France’s Christine Lagarde, who battled financial fires across Europe as managing director of the International Monetary Fund, was officially named Friday to a second five-year term.
“In taking this decision, the board praised Ms Lagarde’s strong and wise leadership during her first term,” said Aleksei Mozhin, the dean of the Fund’s Executive Board.
“During turbulent times in the global economy, Ms Lagarde strengthened the Fund’s ability to support its members with policy advice, capacity building, and financing.”
Lagarde, 60 and formerly France’s finance minister, faced no opposition for the job, after successfully restoring the reputation of the global crisis lender’s leadership following her predecessor Dominique Strauss-Kahn, who resigned under the cloud of a sex scandal in 2011.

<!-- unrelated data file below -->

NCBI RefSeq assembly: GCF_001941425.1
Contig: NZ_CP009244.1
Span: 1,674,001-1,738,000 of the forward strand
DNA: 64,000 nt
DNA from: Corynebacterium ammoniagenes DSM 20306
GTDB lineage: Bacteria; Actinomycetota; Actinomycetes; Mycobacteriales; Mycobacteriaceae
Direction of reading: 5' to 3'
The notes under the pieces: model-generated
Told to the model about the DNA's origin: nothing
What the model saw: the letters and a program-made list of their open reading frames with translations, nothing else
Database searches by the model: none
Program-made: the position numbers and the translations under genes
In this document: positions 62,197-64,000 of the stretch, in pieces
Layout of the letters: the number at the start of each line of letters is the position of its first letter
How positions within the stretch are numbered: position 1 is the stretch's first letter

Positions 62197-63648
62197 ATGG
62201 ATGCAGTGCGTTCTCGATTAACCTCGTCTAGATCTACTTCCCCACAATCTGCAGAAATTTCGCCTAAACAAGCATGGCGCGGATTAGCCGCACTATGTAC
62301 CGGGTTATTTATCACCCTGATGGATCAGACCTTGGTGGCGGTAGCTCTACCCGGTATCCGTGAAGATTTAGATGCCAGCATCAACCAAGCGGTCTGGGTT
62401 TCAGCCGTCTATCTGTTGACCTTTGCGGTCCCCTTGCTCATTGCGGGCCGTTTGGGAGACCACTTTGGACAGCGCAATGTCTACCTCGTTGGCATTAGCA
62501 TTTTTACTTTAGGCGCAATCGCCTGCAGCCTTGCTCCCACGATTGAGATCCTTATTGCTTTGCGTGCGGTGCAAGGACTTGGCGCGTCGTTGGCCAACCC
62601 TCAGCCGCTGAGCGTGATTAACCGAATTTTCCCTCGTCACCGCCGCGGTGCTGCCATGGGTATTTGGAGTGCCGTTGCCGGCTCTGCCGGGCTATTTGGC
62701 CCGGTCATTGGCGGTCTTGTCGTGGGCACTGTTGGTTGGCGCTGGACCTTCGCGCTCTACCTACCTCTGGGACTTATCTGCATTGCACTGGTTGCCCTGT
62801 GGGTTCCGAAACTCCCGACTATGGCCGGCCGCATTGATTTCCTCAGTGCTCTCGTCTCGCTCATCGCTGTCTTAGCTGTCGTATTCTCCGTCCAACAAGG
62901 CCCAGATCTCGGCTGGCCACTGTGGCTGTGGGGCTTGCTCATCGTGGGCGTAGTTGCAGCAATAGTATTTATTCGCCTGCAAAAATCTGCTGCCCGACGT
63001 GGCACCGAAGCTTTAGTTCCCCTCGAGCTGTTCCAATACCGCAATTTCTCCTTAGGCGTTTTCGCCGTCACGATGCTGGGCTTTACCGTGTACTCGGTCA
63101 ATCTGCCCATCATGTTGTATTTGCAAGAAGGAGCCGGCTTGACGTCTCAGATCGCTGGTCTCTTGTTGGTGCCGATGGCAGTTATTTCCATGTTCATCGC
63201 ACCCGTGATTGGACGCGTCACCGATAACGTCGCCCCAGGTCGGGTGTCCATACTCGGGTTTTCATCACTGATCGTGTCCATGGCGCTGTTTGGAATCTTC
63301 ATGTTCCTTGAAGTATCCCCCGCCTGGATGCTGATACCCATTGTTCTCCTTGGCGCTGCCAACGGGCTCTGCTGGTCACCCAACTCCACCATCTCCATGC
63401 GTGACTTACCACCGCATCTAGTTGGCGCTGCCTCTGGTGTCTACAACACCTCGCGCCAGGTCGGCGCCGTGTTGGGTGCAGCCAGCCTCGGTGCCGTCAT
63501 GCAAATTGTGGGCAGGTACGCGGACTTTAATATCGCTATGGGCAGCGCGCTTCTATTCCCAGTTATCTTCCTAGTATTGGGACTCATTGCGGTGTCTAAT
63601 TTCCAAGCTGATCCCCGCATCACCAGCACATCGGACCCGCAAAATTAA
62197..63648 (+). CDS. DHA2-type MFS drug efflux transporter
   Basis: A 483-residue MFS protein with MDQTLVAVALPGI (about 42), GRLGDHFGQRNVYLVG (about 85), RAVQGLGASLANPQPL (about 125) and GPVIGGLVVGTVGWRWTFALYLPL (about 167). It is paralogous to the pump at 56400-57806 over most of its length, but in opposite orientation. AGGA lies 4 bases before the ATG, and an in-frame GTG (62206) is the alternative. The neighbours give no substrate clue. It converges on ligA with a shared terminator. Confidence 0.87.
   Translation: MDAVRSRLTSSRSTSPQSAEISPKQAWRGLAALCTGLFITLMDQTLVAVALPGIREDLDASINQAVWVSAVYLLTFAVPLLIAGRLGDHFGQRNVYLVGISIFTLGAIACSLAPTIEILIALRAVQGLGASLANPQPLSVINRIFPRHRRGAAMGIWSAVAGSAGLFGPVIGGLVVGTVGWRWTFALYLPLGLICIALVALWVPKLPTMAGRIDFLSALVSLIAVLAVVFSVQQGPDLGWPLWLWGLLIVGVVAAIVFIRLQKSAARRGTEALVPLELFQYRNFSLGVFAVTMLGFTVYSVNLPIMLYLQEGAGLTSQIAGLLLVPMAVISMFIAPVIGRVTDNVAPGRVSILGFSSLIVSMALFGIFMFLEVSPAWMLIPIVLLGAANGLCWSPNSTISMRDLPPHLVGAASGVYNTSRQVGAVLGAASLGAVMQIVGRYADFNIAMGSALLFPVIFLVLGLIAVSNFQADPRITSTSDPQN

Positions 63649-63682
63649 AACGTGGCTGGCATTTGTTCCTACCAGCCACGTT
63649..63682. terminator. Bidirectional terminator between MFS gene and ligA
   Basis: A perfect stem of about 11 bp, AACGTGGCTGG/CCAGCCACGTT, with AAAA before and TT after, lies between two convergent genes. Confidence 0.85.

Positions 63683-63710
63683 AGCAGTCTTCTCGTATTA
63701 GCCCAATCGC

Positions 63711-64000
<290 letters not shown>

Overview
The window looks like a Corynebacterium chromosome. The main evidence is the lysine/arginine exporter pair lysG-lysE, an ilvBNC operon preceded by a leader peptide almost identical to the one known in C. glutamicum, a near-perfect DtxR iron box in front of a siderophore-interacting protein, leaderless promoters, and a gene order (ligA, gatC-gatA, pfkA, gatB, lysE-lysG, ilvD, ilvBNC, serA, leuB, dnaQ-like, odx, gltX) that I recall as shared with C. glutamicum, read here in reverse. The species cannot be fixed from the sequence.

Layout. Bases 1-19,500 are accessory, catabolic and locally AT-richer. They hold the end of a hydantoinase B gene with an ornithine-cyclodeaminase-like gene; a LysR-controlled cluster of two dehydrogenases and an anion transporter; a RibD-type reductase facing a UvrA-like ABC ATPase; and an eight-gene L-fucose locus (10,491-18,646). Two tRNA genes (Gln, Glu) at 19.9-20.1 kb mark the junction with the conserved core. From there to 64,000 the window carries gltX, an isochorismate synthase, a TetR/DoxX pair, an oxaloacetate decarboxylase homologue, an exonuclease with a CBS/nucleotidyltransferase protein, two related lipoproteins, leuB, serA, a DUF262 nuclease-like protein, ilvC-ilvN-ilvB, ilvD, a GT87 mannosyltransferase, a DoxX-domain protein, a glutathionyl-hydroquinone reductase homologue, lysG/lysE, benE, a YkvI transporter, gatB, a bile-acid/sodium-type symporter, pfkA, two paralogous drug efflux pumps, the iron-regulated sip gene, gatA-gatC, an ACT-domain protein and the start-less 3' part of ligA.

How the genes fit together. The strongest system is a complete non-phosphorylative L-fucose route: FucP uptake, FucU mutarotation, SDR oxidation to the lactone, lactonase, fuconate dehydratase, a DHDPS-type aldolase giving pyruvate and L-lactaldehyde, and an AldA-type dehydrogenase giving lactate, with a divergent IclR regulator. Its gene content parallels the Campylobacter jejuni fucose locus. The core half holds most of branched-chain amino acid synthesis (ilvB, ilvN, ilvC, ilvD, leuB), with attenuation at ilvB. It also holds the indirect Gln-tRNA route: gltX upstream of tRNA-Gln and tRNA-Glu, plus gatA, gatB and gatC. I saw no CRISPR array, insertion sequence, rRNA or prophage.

But she also built respect for leading the IMF through tough, huge rescues of Greece, Ireland, and Portugal in the European economic crisis.
And she managed to advance reforms of the Fund which elevated the status of the new emerging economic powers like China after decades of domination of the Fund by Europe, the United States and Japan.
Lagarde has “played a critical role in revitalizing the Fund’s relations with its global membership, including its emerging market and developing members,” noted Mozhin.
Lagarde said she was “delighted” to accept a second term to lead the IMF, which represents 188 member countries.
“Over the past five years, the IMF has adapted and strengthened its capacity to respond to its members’ needs and is well-prepared to help them meet the challenges of the future,” she said.
“The Fund remains committed to its fundamental goal of helping to ensure global economic and financial stability through international cooperation.”